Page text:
SIX-HOUR SPACEWALK WITH
STRAIGHT TANKAGE.
SO, SINCE OXYGEN IS SUCH A
CRITICAL RESOURCE IN SPACE, WE
WANT TO USE IT AS EFFICIENTLY
AS POSSIBLE.

The narrator says SO, WITH OXYGEN IN
LIMITED SUPPLY, HOW CAN
ENGINEERS PROVIDE LIFE SUPPORT
FOR ASTRONAUTS ON A SIX- TO
EIGHT-HOUR SPACEWALK?
TO FIND AN ANSWER, THEY CALL
UPON YET ANOTHER GREAT
INNOVATOR FROM THE PAST.

A clip shows a diver exploring the bottom of the sea with a caption that reads "Luke Bisby. Professor of Engineering."

He says "Wow it's really amazing down here, I can see sharks, sea turtles, all sorts of sea life."

The narrator says ENGINEER LUKE
BISBY HAS COME TO AN AQUARIUM
IN MANCHESTER IN THE U.K. TO
DISCOVER HOW SCIENCE MASTERED
THE ART OF BREATHING UNDER
WATER.

Luke says "In many ways, the technology I'm using right now is exactly the same technology as divers have used about 150 years ago, when we were first starting to explore the sea floor. My air is being supplied through this tube at the side of my helmet and the weight of this apparatus that' sitting on my shoulders is actually pushing me down onto the sea floor. Now of course there are limitations to this system. With the tube attached to my helmet, I can only go so far, and in this well-lit open tank, it's no problem, but in a confined space it could be really problematic. The tube could get caught or snagged on something, and could even break and obviously that would spell disaster."

The narrator says BUT IN 1878,
PIONEERING DIVE ENGINEER HENRY
FLEUSS, WHO'D EXPERIENCED THESE
PROBLEMS FIRSTHAND, CAME UP
WITH AN INGENIOUS SOLUTION.
DRAWING ON HIS KNOWLEDGE OF
CHEMISTRY AND PHYSIOLOGY, HE
BUILT A DEVICE WHICH HAD THE
POTENTIAL TO REVOLUTIONIZE
BREATHING UNDER WATER.

Luke is in his forties, with short gray hair and a shadow of a beard. He wears jeans and a gray shirt.

Luke says WHEN WE BREATHE,
WE CONVERT OXYGEN INTO CARBON
DIOXIDE, BUT NOT ALL OF THE
OXYGEN THAT WE BREATHE IN IS
CONVERTED.
IN FACT, ABOUT 75 PERCENT OF
THAT OXYGEN REMAINS IN THE AIR
THAT WE EXHALE.
NOW, FLEUSS'S IDEA WAS TO
RECYCLE OUR BREATH, FILTERING
OUT THE CARBON DIOXIDE AND
TOPPING UP THE OXYGEN.

The narrator says THE BASIC
PRINCIPLE OF HIS DESIGN CAN BE
SEEN ON THIS FLEUSS-INSPIRED
BREATHING APPARATUS, ONCE USED
BY FIREFIGHTERS.

He straps on a vest with the breathing apparatus inside.

Luke says WHEN THEY
EXHALE, THE GAS WOULD PASS
THROUGH THIS TUBE AND DOWN INTO
THIS SCRUBBER BAG HERE, AND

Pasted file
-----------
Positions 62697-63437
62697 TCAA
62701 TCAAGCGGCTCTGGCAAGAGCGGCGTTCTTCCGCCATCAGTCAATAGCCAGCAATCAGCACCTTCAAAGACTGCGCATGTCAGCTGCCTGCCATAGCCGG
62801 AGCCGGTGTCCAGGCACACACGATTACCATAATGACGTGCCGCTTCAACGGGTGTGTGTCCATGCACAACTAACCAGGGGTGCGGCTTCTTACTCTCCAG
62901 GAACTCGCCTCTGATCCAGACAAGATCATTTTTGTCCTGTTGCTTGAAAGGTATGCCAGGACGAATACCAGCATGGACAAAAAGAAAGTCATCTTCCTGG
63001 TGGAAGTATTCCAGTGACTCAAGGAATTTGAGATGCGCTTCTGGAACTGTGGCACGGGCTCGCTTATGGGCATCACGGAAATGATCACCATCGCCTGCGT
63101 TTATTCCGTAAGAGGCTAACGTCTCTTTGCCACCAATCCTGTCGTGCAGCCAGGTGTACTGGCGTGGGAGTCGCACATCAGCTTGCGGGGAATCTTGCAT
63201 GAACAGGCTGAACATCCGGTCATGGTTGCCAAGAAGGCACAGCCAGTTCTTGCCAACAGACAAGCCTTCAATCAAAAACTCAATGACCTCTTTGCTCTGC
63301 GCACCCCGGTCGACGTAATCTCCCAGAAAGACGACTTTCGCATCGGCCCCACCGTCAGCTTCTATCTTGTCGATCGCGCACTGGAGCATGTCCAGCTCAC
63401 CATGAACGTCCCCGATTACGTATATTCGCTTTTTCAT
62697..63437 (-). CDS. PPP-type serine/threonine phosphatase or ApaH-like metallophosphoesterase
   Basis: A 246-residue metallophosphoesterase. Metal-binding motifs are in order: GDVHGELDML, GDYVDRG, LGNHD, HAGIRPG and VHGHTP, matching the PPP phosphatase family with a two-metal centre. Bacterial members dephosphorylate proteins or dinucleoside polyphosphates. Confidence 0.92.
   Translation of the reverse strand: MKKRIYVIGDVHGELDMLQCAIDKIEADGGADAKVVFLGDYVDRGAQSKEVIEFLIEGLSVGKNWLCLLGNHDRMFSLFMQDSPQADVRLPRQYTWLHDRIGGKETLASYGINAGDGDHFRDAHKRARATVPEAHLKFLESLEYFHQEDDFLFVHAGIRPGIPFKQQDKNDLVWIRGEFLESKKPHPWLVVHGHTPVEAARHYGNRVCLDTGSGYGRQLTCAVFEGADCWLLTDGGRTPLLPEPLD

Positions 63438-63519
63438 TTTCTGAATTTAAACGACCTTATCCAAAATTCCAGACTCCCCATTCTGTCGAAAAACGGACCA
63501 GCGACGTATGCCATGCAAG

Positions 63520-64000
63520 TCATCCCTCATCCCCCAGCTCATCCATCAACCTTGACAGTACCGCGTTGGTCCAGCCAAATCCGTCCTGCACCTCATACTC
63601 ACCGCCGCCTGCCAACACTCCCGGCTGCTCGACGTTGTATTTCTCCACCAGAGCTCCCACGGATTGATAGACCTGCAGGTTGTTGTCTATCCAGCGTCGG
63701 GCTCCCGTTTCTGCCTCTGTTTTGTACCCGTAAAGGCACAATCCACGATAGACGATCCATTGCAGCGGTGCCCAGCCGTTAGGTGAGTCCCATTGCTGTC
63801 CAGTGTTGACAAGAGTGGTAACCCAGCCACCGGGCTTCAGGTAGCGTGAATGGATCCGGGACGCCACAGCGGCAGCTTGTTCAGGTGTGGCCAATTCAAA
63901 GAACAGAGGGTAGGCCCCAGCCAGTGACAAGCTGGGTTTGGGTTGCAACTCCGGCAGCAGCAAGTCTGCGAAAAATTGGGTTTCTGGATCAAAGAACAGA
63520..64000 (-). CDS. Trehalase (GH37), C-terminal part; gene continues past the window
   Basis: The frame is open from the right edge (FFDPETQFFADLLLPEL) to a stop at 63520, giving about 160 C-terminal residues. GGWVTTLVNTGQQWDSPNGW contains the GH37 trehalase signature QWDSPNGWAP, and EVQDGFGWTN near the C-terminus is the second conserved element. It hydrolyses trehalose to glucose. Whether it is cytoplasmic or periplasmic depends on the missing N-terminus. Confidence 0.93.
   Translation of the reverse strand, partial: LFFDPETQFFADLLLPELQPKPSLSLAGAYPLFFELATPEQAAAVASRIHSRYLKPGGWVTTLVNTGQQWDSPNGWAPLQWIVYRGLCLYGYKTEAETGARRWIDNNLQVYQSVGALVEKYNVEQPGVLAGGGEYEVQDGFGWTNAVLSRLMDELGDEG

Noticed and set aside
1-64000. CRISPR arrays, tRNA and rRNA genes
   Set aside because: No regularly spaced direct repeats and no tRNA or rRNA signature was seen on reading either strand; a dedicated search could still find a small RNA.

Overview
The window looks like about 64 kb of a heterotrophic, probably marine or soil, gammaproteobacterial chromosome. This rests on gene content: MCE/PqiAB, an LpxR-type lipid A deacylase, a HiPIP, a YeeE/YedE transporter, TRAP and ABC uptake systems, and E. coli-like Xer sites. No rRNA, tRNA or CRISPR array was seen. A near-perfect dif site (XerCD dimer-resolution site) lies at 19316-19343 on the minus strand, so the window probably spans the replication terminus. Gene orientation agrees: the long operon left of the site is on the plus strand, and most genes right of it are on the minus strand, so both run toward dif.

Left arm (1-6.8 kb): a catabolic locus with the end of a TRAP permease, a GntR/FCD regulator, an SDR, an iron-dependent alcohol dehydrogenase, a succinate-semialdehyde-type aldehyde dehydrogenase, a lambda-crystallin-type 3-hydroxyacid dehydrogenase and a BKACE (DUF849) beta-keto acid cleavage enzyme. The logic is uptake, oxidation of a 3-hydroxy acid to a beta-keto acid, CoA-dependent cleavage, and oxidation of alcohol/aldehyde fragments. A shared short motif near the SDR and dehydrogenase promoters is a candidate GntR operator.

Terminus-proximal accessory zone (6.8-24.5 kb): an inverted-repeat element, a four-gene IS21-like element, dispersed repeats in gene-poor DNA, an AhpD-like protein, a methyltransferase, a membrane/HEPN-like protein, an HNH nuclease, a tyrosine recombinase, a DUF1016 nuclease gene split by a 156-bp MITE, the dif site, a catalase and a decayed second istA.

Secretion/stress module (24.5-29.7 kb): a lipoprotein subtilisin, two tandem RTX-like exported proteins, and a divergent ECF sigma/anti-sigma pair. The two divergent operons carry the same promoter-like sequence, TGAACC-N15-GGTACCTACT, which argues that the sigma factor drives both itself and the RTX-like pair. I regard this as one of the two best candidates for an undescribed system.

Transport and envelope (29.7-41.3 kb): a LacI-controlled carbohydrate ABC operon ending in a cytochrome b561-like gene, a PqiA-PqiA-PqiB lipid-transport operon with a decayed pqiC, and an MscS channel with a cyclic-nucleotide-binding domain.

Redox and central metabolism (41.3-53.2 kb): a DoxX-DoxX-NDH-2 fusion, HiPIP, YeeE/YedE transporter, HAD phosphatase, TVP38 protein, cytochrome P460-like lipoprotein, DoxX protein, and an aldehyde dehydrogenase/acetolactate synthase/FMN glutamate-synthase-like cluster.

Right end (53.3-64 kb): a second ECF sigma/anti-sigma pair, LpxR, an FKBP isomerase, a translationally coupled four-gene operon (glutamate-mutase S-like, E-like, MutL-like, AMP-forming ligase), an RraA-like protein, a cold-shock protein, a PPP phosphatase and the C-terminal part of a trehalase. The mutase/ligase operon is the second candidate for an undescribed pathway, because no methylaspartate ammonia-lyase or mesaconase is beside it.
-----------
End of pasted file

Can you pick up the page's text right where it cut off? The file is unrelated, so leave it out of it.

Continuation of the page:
THIS IS WHERE THE CARBON
DIOXIDE IS REMOVED.
THE GAS WOULD THEN PASS UP
THROUGH THIS VALVE WHERE THE
OXYGEN LEVELS ARE TOPPED UP
USING THIS TANK OF OXYGEN
THAT'S ON MY BACK, AND THE AIR
THEN PASSES INTO THIS CHAMBER
WHERE IT MIXES BEFORE THEN
PASSING BACK UP TO THE
MOUTHPIECE TO GIVE THE MAKEUP
AIR FOR THE DIVER.
AND THIS IS CALLED A
REBREATHER, AND IT ALLOWS
DIVERS TO SAFELY USE ALL OF THE
OXYGEN IN THE AIR RATHER THAN
JUST A SMALL PROPORTION OF IT.

The narrator says FLEUSS TRIED TO
INTEREST THE ROYAL NAVY IN HIS
REBREATHER, BUT WITH LITTLE
SUCCESS.
HOWEVER, HE WOULD SOON GET THE
OPPORTUNITY TO PROVE ITS
BRILLIANCE ON THE BIGGEST
ENGINEERING PROJECT OF THE DAY.

Luke says NOW, THIS IS A
PLACE THAT VERY FEW PEOPLE GET
TO SEE FIRSTHAND.
I'M INSIDE THE SEVERN TUNNEL
UNDERNEATH THE SEVERN RIVER.
AND THIS WAS A PROJECT OF
ASTRONOMICAL PROPORTIONS WHEN
IT WAS FIRST CONCEIVED.

The narrator says BEGUN IN 1873,
THIS RAIL TUNNEL, MORE THAN
FOUR MILES LONG, WAS DESIGNED
TO CONNECT ENGLAND AND WALES.
BUT SOON, DISASTER STRUCK, WHEN
WORKERS ON THE WELSH SIDE HIT
AN UNDERGROUND SPRING, FLOODING
THE WORKS COMPLETELY.

Luke says A SERIES OF
WATERTIGHT DOORS HAD BEEN
INSTALLED TO ISOLATE ANY
SERIOUS LEAKS, BUT IN THE RUSH
TO ESCAPE THE FLOOD, THE
WORKERS DIDN'T MANAGE TO GET
THEM SHUT.
ENGINEERS COULDN'T BEGIN
PUMPING OUT THE WATER WITHOUT
CLOSING THE DOORS.

The narrator says USING A
TRADITIONAL SURFACE-FED
BREATHING SYSTEM, ONE OF THE
PROJECT'S PROFESSIONAL DIVERS,
ALEXANDER LAMBERT, MANAGED TO
GET WITHIN 30 METRES BEFORE HIS
AIR HOSE SNAGGED.
DESPERATE FOR A SOLUTION,
FLEUSS AND HIS EXPERIMENTAL
SYSTEM WERE SUMMONED.

Luke says USING FLEUSS'S
REBREATHER WAS INCREDIBLY
DANGEROUS.
IT WAS LARGELY UNTRIED AND